This is what conservative Republicans who undermine family planning programs are putting in motion, despite the fact that all of these trends run directly counter to their expressed values.
Ins and Outs of Rabbit-Hole Reasoning
The upside-down priorities of some Colorado legislators illustrate how unquestionable, ideology-based beliefs coupled with motivated reasoning can lead even decent people to violate their own values, while still believing they are doing the right thing.
Republican legislators live in an information web that has been shaped by the Vatican’s opposition to family planning–now picked up and echoed by some conservative Protestant sects and repackaged as “religious freedom.” Another set of dogmas come from Neo-liberalism, for example the belief that the least government is the best government.
Once foundational assumptions like these take root, each acts as a filter, allowing in certain types of evidence and ideas, and excluding others. On Being Certain, by neurologist Robert Burton lays out this process in detail, and Michael Shermer’s book, Why Smart People Believe Weird Things, explains why intelligence provides painfully little protection against rabbit-hole reasoning.
All of us engage in processes known as confirmatory thinking and motivated reasoning to defend a priori positions. For true believers of any stripe, whether political or religious, contradictory information gets attacked by the ideology’s “immune system.” Social networks exaggerate this tendency by screening incoming information and identifying trusted messengers or sources, with any belief endorsed by a competing tribe automatically suspect. Oppositional thinking sets in: if my enemy thinks this is good; then it must be bad. And smart people caught in this spiral simply apply their intelligence to the task of defending what they already believe—or want to.
All of these challenges to truth seeking are universal patterns, which is why the scientific method has been called, “What we know about how not to fool ourselves.”
A Conservative Legislator Beats the Odds
Thanks to the power of ideology coupled with rabbit hole reasoning, the data about family planning and family flourishing create a huge challenge for some conservative legislators. Acknowledging that excellent family planning could help Colorado families to flourish (as it does everywhere else) puts an evidence-based Republican at odds with colleagues who are determined to shut down government programs or co-religionists who seek to prevent “artificial family planning.” By contrast, they may find themselves unexpectedly aligned with people they don’t much like. And so, instead of doing the hard work of questioning assumptions, some do the slightly less hard work of convincing themselves this isn’t necessary.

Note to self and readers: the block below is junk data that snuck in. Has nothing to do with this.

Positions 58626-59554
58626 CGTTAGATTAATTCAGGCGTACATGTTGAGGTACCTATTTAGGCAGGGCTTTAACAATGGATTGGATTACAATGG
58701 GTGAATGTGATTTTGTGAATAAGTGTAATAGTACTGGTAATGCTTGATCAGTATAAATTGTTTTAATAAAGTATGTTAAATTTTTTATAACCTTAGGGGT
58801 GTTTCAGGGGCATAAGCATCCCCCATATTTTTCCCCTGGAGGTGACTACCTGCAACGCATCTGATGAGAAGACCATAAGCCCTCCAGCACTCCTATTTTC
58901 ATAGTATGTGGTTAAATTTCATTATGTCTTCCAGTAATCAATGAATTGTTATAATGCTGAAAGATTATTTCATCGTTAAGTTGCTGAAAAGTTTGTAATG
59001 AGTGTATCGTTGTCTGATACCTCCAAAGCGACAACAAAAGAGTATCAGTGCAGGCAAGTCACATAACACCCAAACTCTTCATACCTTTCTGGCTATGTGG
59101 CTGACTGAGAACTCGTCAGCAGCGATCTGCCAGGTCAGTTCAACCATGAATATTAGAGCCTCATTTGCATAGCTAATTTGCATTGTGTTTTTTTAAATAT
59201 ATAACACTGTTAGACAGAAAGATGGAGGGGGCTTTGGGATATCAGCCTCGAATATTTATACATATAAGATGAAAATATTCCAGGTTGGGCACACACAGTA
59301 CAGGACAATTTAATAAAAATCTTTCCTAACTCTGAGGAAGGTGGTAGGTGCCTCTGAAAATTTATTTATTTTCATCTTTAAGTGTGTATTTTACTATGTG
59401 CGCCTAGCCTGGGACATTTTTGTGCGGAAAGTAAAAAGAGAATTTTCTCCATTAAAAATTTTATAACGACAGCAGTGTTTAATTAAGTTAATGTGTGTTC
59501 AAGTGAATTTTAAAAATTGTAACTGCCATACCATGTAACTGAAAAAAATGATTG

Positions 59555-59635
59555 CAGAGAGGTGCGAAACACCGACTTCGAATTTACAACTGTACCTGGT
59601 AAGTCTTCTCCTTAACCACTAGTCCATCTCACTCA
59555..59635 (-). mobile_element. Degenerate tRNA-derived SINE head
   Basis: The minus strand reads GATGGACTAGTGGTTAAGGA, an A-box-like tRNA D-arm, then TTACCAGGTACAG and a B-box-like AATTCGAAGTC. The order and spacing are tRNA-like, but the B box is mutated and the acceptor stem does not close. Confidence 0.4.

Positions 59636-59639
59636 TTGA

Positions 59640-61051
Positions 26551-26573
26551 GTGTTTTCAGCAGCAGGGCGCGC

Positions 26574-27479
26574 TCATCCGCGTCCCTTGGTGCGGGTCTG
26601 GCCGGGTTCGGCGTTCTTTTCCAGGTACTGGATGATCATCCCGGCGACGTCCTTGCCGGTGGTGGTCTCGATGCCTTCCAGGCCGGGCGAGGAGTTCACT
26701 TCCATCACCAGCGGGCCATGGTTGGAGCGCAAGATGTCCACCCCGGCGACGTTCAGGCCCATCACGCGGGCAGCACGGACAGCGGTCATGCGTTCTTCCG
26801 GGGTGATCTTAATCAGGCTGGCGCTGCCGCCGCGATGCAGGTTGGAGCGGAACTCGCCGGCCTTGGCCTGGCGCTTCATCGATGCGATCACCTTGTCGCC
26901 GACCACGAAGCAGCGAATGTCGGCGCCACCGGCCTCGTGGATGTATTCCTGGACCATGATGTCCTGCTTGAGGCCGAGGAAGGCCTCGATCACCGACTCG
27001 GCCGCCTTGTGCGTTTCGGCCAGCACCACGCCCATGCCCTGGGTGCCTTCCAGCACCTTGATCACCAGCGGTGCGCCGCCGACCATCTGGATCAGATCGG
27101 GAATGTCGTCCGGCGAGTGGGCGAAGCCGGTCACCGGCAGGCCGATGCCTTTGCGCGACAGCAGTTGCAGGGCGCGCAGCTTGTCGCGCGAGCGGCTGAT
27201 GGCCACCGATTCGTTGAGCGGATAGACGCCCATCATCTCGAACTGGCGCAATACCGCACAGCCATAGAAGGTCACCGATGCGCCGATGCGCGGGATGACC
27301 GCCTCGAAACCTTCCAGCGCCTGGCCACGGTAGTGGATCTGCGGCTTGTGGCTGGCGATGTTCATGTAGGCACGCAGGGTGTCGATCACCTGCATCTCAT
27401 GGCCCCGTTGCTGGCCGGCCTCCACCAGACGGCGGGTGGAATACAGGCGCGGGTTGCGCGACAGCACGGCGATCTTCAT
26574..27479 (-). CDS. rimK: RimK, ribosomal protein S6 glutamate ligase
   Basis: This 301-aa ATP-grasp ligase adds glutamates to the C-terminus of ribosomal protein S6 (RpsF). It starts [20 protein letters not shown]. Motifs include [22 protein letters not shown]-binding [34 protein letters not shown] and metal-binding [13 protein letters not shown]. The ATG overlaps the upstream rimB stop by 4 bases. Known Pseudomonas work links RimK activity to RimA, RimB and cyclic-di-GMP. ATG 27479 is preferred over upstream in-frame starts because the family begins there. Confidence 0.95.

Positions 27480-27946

Fortunately, even tightly defended groups like fundamentalist sects or small countercultural cults or extreme political movements or ideologically motivated wings within political parties fail to completely close off inquiry, and individuals do buck the current. At the beginning of February, Colorado Representative Don Coram co-sponsored a bill that would expand IUD access among low income women. Coram is fiscally conservative and opposed to abortion, and in public statements he cited both of these values in support of his bill. “If you are against abortions and you are a fiscal conservative, you better take a long hard look at this bill because that accomplishes both of those,” he said. Research with 10,000 women in St. Louis provides further confirmation that he is right. Coram’s willingness to follow the evidence and buck party line for the sake of his constituents is something we could use more of on both sides of the aisle.
The author would like to thank Dr. David Grimes of the University of North Carolina for his input on medical aspects of this article.
Valerie Tarico is a psychologist and writer in Seattle, Washington. She is the author of Trusting Doubt: A Former Evangelical Looks at Old Beliefs in a New Light and Deas and Other Imaginings, and the founder of www.WisdomCommons.org. Her articles about religion, reproductive health, and the role of women in society have been featured at sites including AlterNet, Salon, the Huffington Post, Grist, and Jezebel. Subscribe at ValerieTarico.com.